On the Q4 earnings call, when referencing Cisco, the Company's largest customer, Covisint CEO and Chairman Sam Inman stated, "[Y]ou already know that we counted quite a bit on increasing our business with Cisco last year, I've talked about before, and that simply didn't happen. We have a lot of eggs in that basket." As the strategy has shifted from new verticals to a focus on the auto industry and large channel partners, we are concerned that Covisint's oldest, largest channel partner focused on autos has failed to deliver, leading us to believe that a different approach may be needed.

If the current strategy is not successful, by the end of fiscal year 2017, the Company will not only have deployed valuable capital, but will have materially impaired what was a solid balance sheet. Before taking this step, we strongly believe the Company's strategic plan needs to be reviewed by a fresh set of eyes, given the apparent lack of appropriate oversight by the existing Board.

We attempted to engage in constructive dialogue with you to add two independent directors in order to bring fresh perspective to the Board to assist in evaluating the validity of the Company's strategy. You said we were reasonable, and even effectively said "yes" to our proposal, which was later rejected. If you are going to put all your eggs in one basket, we want to make sure it's the right basket.

As we detailed in our June 2nd letter, we engaged in discussions with the Company because we were alarmed by the fact-pattern leading up to the Q4 earnings release, in which the Company decided to schedule the earnings call days after the deadline for nominating director candidates for election to the Board at the 2016 annual meeting of shareholders (the "2016 Annual Meeting"). Without a clear understanding of the Company's strategy for fiscal year 2017, we were left with no choice but to nominate a slate of five highly qualified director candidates for election at the 2016 Annual Meeting, including Scott Daniels, Alan B. Howe, John Fichthorn, John Mutch and Edward Rose.

We were disappointed with the Q4 earnings call, as we had hoped the Company would have been more transparent about execution, which only solidified our belief that a reconstituted Board is needed in order to help develop a viable strategy for Covisint to protect and, hopefully, grow shareholder value. We view the Q4 earnings call as a blown opportunity to build shareholder confidence.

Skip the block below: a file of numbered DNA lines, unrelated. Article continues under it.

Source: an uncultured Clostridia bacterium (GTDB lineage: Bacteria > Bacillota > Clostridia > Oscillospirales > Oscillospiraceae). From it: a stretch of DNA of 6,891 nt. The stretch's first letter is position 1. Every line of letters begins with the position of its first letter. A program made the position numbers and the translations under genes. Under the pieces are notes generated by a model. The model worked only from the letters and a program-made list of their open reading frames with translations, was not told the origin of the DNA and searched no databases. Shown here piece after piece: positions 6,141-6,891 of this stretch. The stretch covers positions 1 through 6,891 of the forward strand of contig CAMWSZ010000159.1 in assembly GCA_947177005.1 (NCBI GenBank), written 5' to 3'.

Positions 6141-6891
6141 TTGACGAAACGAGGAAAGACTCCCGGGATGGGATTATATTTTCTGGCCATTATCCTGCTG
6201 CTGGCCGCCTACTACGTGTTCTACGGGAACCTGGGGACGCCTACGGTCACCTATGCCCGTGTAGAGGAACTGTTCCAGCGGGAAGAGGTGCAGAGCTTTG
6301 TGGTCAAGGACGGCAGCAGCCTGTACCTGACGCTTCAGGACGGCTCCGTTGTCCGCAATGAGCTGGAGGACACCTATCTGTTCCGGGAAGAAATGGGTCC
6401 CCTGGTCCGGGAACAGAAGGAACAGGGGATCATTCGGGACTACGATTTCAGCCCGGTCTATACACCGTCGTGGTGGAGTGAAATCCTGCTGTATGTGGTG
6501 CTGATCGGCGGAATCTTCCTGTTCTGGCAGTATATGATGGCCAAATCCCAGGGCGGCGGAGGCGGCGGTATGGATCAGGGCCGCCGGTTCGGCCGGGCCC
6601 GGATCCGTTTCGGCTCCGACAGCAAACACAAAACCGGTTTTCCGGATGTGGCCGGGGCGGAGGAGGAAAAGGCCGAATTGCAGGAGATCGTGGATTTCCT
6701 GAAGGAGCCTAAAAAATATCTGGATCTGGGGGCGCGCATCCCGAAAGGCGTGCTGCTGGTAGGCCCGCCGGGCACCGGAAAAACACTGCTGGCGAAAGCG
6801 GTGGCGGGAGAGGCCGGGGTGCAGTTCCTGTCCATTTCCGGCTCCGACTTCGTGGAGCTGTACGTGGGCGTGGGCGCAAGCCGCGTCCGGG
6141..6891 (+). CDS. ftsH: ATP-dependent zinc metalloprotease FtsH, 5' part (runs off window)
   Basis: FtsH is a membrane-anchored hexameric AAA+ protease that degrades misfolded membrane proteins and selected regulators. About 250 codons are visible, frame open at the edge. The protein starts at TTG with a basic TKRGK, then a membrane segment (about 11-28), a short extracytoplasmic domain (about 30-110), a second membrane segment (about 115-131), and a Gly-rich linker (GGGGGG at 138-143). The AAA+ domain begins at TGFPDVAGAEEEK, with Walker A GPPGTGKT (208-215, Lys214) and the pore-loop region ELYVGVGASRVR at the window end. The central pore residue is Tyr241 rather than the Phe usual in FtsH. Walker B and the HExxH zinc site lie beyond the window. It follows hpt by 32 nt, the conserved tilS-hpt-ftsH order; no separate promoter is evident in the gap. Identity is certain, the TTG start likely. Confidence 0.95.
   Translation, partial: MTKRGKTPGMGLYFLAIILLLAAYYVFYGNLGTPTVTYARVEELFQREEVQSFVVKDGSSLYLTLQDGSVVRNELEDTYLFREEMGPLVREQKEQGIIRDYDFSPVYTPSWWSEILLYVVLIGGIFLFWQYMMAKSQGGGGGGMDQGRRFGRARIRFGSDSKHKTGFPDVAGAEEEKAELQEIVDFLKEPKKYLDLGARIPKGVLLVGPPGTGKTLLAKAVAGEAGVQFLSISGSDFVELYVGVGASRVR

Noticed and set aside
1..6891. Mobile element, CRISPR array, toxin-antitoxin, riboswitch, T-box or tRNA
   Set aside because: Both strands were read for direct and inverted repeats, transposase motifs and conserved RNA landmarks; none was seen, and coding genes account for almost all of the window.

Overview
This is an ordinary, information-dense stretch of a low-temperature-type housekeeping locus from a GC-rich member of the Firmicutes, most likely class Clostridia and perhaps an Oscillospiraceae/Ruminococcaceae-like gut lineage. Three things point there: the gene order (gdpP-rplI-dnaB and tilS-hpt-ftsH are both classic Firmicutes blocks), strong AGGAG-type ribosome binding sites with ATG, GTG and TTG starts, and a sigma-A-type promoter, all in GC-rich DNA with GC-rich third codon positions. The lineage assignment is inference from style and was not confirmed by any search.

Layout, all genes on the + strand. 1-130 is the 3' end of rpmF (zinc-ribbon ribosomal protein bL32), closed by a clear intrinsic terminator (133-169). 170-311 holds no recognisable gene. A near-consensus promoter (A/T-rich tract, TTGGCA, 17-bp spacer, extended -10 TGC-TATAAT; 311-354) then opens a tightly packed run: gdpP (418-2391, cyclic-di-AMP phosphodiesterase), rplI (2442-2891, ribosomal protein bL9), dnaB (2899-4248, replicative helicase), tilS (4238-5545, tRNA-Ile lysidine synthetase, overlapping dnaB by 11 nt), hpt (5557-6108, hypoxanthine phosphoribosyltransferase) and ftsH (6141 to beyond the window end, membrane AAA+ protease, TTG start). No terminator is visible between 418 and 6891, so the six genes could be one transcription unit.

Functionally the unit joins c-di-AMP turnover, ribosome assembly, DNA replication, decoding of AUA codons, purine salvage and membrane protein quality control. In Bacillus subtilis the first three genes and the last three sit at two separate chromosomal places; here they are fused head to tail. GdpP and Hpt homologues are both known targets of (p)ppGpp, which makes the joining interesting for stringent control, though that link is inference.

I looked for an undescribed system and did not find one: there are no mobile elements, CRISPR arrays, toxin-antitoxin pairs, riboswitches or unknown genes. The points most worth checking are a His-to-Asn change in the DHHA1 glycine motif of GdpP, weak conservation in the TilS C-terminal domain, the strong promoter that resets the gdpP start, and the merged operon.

Covisint could have a profitable software business, but we question whether it is a growth company in the manner you are pursuing. The Company is not pragmatic and thoughtful about the way it is deploying its capital. You tried for over a year, with no results.

A reconstituted Board may or may not enable the Company to grow, but we believe the addition of our experienced and highly qualified nominees will enable the Board to be much more objective and sensitive in evaluating a strategy to deploy capital to pursue strategic growth. Our highly qualified nominees are motivated to do what is best for the Company and its shareholders. It is time for accountability and a new strategy.

Putting aside our frustrations with the Company and its recent Q4 earnings call, we remain open to continuing our discussions in order to reach a mutually agreeable resolution to reconstitute the Board that is in the best interests of all shareholders.

Editor's Note: This article covers one or more stocks trading at less than $1 per share and/or with less than a $100 million market cap. Please be aware of the risks associated with these stocks.